Go to the Rails Rumble archives and read through the past entries and see if anything comes to you and see what you can learn from those names.

I had a few sleepless nights trying to come up with PeepNote and Commendable Kids. The challenge of course, was not only naming them, but getting a domain name that is available. There’s no requirement for a hackathon that you have your own domain name. You could host it at project-name.railsrumble.com, for example, but I think part of the overall first impression and experience for the first time visitor is seeing a professional domain name that matches the name of the site.

One final note. As hard as it is to come up with a name, don’t be afraid to hold out for a great one, and even throw away a good name for an even better one. Before I came up with PeepNote I had firmly settled on, and purchased, Tweepleville.com. I was sold on it at the time, but as the concept developed, I wanted to provide for a future where the service went beyond Twitter. PeepNote came to me during a brainstorming session and I switched at the last minute (about a week before the hackathon started). Thankfully I was open to the change, and I think PeepNote ended up being stronger.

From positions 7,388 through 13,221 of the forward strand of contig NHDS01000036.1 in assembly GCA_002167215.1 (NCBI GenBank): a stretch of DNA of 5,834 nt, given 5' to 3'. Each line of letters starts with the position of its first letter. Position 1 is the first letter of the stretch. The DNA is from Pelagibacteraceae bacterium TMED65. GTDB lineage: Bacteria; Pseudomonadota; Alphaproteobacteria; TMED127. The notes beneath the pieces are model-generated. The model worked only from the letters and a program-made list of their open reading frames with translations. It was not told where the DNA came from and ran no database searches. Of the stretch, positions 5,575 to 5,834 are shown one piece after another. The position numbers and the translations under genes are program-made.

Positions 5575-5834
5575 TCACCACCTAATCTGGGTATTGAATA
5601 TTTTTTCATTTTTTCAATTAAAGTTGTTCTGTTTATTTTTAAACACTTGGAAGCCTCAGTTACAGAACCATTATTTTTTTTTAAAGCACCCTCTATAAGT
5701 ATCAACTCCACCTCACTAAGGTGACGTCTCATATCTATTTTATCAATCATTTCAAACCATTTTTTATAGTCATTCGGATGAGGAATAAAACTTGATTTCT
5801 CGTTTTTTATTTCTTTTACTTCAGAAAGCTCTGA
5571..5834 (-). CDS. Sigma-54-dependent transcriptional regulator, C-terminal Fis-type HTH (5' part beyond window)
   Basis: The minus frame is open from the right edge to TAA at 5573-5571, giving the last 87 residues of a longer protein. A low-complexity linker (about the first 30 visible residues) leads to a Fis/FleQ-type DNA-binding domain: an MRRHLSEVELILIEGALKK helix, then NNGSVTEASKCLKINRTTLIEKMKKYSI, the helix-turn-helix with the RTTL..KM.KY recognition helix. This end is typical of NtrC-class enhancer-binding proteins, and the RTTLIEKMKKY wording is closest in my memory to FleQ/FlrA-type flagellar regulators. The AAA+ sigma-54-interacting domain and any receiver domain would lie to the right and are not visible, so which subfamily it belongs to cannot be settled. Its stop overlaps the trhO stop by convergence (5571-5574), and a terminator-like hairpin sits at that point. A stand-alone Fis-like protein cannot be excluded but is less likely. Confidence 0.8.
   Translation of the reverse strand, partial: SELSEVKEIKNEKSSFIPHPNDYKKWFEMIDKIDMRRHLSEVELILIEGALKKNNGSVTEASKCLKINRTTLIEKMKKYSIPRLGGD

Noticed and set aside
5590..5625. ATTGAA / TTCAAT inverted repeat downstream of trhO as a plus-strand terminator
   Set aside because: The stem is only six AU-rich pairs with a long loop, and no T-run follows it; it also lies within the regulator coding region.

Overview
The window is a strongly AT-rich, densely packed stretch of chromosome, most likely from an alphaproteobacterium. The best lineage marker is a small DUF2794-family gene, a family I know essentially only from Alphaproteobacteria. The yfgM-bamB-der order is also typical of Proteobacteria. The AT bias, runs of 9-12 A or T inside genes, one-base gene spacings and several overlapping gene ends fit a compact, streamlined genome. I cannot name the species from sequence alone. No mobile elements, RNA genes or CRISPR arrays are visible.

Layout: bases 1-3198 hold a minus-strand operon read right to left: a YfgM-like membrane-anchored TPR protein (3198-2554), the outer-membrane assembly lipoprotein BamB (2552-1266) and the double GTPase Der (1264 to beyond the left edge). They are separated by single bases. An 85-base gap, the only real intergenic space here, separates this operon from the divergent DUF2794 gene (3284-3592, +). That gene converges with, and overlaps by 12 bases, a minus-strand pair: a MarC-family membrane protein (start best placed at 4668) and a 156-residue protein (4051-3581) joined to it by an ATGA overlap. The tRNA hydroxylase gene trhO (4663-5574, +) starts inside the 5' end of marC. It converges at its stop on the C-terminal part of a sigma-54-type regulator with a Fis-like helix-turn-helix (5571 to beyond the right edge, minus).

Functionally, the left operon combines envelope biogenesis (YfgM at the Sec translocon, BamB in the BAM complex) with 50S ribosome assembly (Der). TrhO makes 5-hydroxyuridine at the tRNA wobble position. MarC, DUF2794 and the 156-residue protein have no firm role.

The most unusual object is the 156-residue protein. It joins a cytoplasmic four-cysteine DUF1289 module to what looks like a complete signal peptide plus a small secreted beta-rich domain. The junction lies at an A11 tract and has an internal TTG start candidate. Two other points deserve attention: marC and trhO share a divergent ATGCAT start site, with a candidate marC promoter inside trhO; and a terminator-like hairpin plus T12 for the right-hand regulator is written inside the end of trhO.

How to win a Hackathon, Part 2: What’s the big idea?
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Note: This article is part of the How to win a Hackathon series.

Though it all starts with an idea, keep in mind it doesn’t end there. While we all want to come up with the next most innovative and original concept, remember that the past winners of Hackathons such as the Rails Rumble, have included an app that helps you keep track of your favorite beers, and another that lets you create links to all your other online sites, even though About.me and hundred other such services already existed.